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Spain's olive harvest is under danger due to the drought.

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(AFP) Madrid – Spain, the top producer of olive oil in the world, which had a very challenging year in 2022, is now fearful of an olive “catastrophe” due to a continuous drought and high temperatures.

Since January, hardly any rain has fallen. The center of Spain’s olive oil industry, Andalusia, in the south, is home to Cristobal Cano, secretary general of the small farmers’ union (UPA), who is concerned about the state of the ground.

In his 20 years as a farmer, Cano, who owns 10 hectares of olive trees in Alcala la Real, close to Granada, has never seen such a concerning circumstance.

It’s going to be a catastrophe, he said, if nothing drastically changes in the next weeks.

The AEMET meteorological office reports that total rainfall since October 1 has been 25% below average throughout in Spain and 50% below average in most of Andalusia, where reservoirs are at 25% capacity.

When an early heatwave produced unusually high temperatures that saw the mercury reach 38.8 degrees Celsius (101.8 degrees Fahrenheit) in southern Spain at the end of April, the situation only got worse.

Rafael Pico, director of Asoliva, the Spanish organization of olive oil producers and exporters, claims that this occurred while the olive trees were in bloom and expresses concern that the blossoms may soon dry up.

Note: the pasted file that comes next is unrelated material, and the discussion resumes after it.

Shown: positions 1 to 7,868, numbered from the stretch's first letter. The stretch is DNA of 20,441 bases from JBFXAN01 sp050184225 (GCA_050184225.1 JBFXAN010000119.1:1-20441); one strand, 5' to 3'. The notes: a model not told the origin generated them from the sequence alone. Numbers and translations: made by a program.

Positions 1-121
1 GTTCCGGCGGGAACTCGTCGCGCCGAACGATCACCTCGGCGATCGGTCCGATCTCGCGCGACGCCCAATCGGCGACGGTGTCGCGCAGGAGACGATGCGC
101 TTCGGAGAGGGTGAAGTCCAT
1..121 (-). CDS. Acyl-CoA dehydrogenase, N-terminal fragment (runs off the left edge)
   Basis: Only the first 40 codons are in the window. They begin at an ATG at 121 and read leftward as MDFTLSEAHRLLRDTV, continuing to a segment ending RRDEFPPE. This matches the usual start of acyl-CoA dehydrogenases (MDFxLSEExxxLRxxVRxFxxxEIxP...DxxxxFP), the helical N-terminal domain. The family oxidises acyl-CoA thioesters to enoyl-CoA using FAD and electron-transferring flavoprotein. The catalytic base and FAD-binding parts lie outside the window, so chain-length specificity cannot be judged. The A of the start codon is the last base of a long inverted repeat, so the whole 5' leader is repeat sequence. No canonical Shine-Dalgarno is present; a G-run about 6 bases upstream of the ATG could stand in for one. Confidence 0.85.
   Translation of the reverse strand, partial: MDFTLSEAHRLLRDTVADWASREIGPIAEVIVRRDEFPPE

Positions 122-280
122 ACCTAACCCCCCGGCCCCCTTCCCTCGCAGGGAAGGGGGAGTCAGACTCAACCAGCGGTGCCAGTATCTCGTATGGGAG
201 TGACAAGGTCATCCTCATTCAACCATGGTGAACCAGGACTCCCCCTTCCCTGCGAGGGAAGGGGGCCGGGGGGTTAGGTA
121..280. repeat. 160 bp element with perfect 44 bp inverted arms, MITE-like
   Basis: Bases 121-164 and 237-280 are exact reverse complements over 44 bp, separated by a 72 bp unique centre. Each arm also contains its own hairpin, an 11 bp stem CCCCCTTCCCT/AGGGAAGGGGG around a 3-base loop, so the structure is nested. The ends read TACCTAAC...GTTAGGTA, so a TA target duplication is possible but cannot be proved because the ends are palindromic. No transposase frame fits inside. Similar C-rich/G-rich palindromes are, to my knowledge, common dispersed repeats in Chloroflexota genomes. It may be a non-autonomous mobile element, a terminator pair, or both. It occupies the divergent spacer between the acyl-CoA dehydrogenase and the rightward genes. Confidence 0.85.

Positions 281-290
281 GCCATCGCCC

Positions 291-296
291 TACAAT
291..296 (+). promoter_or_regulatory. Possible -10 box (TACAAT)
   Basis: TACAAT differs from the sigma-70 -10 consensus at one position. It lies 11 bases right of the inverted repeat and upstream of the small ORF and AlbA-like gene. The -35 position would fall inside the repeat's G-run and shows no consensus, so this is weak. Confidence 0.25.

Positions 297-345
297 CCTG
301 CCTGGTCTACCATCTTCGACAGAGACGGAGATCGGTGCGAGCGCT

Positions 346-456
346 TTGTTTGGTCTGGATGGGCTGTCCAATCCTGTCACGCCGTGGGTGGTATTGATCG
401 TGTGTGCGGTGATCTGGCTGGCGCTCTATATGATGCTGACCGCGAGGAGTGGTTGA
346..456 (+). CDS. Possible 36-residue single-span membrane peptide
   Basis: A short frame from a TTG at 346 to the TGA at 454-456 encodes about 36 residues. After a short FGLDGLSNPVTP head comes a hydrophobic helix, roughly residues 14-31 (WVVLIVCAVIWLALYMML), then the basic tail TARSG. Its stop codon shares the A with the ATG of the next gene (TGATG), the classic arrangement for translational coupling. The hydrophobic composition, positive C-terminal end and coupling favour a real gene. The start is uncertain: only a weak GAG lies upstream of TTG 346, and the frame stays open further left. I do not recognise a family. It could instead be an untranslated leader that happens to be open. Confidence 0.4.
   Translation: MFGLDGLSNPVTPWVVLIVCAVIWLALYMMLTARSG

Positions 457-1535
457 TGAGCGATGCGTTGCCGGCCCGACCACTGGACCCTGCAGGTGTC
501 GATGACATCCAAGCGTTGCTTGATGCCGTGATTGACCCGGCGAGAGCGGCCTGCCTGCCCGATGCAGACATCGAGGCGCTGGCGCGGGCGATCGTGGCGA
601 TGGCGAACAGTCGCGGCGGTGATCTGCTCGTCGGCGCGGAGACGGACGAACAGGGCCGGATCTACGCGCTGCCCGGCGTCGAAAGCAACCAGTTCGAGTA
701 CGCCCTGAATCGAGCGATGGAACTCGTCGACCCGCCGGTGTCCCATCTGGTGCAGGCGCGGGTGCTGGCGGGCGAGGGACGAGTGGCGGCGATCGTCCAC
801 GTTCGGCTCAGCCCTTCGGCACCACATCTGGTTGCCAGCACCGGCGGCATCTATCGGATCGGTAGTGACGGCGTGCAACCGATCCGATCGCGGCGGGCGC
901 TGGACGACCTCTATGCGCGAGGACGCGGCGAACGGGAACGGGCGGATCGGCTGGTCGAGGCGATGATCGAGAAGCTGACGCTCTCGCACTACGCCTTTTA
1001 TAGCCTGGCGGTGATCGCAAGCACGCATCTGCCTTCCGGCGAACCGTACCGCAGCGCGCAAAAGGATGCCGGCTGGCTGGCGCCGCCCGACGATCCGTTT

“There is no fruit if there are no flowers. There won’t be any oil if there is no fruit.

“On the verge of collapsing”

The scenario is even more concerning for Spain, which typically supplies 50% of the world’s olive oil and exports close to 3.0 billion euros ($3.3 billion) year, considering the sector’s dismal production in 2021–2022.

According to data from the agricultural ministry, during that season as well, olive oil output fell by 55% to 660,000 tonnes from 1.48 million tonnes in 2021–2022, due to a lack of rain and extremely high temperatures.

This year, the situation is expected to repeat itself.

The biggest olive cooperative in Spain, Dcoop, is led by Rafael Sanchez de Puerta. “Looking at the forecasts, it’s almost a given — it’s going to be another grim year,” says Sanchez de Puerta.

Numerous olive farms may not survive if the forecasts come true.

“We can survive a challenging year. It’s an organic phase in the growth process. But doing it twice in a row will be disastrous. Many are about to collapse, he claims.

In light of the fact that many people in Spain make their living from the production of olive oil, Asoliva’s Pico asserts that “farmers need liquidity” to survive the expense of machinery, paying wages, and repaying loans.

Excessive prices

Consumers too face a gloomy future.

Spain is a major factor in the price of olive oil worldwide, claims Pico.

The price of oil has increased recently.

“In mid-April, olive oil was selling at 5,800 euros ($6,400) per tonne, up from 5,300 euros in January,” reports Fanny de Gasquet of Baillon Intercor, a brokerage company that specializes in oils and fats.

Its price in January 2022 was 3,500 euros.

And it appears that the increasing trend will continue.

She cautions that immature olive trees in Andalusia “don’t have sufficiently developed roots to be able to extract water” from deep down, which means “there will be losses” that will have an effect on production over the following two or three years.

In an effort to assist consumers in the face of growing inflation, the Spanish government reduced the VAT on olive oil from 10% to 5% by the end of 2022.

Additionally, the government has decreased the income tax on farmers by 25% in order to assist them in coping with the drought.

However, many feel that in light of the impending crisis, it is insufficient.

In order to tackle “a drought that is lasting longer than it should,” argues Dcoop’s Sanchez de Puerta, “lowering taxes for people who will have almost no income is of little use to them.”

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